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Detail of the Road to Calvary on a
Tympanum with scenes from the story of Christ
Larnaca, Cyprus, early 13th? century




Physical description: Tympanum, marble, with a relief of the Ascension. The relief shows the Ascension with the twelve apostles, two archangels and the Virgin orans; other scenes show the Carrying of the Cross, the Crucifixion, the Baptism of Christ, the Annunciation, and the Maries at the Sepulchre.
Place of Origin: Larnaca (made)
Date: ca. 1210 - ca. 1230 (made)
Artist/maker: Unknown
Materials and Techniques: Marble
Dimensions: Height: 62.3 cm, Width: 104.7 cm including wings, Depth: 8 cm
Object history note: It is not known which church this piece is from. It was first published by the archaeologist Cesnola in 1882. It came to London as part of the Lawrence Collection of Cypriot antiquities, and was sold on to the Pitt Rivers Collection in Farnham.
Historical significance: This piece emphasises that artistic styles did not change overnight - they could co-exist in the same period. The composition of this tympanum owes something to gothic examples. But the figure style, in particular the heads of the Apostles, and the awkwardly twisting postures of the angel figures, show the continuing vitality of romanesque conventions.
Historical context note: This small tympanum must have stood above one of the doors into a church. However, it is far too small to have been above any of the Western doors. Scenes of this sort, combining narrative images with representations of Christ enthroned in heaven were common choices for portal imagery. The person entering the church was encouraged to think about the events of Christ's life, but also about his ever-present nature.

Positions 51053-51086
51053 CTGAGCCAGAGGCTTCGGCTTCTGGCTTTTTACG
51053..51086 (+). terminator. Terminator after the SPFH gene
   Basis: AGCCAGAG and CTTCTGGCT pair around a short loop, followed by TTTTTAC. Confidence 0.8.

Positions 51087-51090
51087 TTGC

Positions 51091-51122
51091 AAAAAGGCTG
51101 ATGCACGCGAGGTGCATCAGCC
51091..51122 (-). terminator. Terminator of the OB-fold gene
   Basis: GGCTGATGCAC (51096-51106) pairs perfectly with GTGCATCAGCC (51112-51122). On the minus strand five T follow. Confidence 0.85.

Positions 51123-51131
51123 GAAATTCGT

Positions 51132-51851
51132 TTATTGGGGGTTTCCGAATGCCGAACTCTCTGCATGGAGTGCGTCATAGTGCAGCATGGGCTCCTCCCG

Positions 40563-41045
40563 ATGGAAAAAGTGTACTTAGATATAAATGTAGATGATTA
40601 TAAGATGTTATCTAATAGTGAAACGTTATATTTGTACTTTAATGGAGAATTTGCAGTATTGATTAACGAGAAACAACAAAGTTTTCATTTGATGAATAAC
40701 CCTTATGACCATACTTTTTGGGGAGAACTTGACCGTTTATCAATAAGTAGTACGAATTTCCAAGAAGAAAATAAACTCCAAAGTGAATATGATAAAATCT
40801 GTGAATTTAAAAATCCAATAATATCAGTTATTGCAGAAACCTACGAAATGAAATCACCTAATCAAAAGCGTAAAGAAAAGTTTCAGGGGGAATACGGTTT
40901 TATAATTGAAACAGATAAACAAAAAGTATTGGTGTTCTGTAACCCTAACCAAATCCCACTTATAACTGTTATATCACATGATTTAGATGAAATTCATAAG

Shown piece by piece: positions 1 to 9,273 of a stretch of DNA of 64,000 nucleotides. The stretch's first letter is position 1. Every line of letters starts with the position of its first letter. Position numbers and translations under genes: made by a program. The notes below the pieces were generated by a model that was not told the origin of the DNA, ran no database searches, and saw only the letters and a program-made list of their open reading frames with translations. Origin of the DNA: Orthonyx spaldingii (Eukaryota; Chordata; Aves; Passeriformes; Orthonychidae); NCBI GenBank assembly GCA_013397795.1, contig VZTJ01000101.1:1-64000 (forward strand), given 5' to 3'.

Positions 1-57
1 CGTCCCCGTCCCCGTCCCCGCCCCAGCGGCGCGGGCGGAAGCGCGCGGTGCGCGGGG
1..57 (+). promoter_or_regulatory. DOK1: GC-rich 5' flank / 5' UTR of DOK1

Production Note: This sculpture was excavated in Larnaka, Cyprus, shortly before 1882 by the noted archaeologist Cesnola. Because so little is known about medieval Cypriot sculpture, this piece has been variously dated. However, convincing parallels have been suggested between this piece and late twelfth century sculpture in Tuscany. The authenticity of this piece was recently questioned by Paul Hetherington, who regards it as a nineteenth century pastiche, but his argument is not wholly convincing.

Bibliographic References
P. Williamson (ed.), European Sculpture at the Victoria and Albert Museum, London, 1996, p. 49
A. Palma di Cesnola, Salaminia (Cyprus); The History, Treasures and Antiquities of Salamis in the Island of Cyprus, London, 1882, p.108 and pl. IX
C. Enlart, L'art gothique et de la Renaissance en Chypre, Paris, 1899, vol. 1, pp. 15-16
T.S.R. Boase, 'v. The Arts in Cyprus, Ecclesiastical Art' in K.M. Setton (ed.), A History of the Crusades, Madison, 1977, vol. IV, p. 186
M. Willis, 'The Larnaca Tympanum' in Kypriakon Spoudon, May 1981, pp. 15-28
P. Hetherington, 'The Larnaka Tympanum and its origins: a persisting problem from 19th century Cyprus', in Report of the Department of Antiquities, Cyprus, 2000, Nicosia, 2000, pp. 361-378

Victoria and Albert Museum, inv. A.2-1982



The sculpture shows Christ in a mandorla, holding a scroll and offering a blessing with his right hand. He is flanked by angels rather than the four Evangelists. Below is the Virgin Mary orans, approached by Michael and Gabriel. On either side, in the bottom register, are the Apostles, among them St. Peter holding the keys to paradise. The subsidiary scenes above include the Crucifixion, the Annunciation, and the Baptism. The Annunciation has drawn particular attention due to the twisted column with serpent heads that is placed between Mary and Archangel Gabriel.

George Hill published the sculpture in his History of Cyprus and saw in it "a work of the Frankish period combining, in true Cypriote fashion, a Byzantine scheme with late details. The fifteenth century seem the most probably date." This view was reassessed by Michael D. Willis who compared the sculpture to work in Tuscany and assigned the piece to the early part of the thirteenth century. This date is cited and endorsed by Paul Williamson. The V&A dates the sculpture between 1210 and 1230.

In 2000, Paul Hetherington re-examined the sculpture and suggested that the tympanum was a pastiche of the nineteeth century. This view has been reiterated by Paul Stephenson.
Source

Detail of the Road to Calvary on this Tympanum with scenes from the story of Christ, Larnaca, Cyprus, early 13th? century. Victoria and Albert Museum A.2-1982



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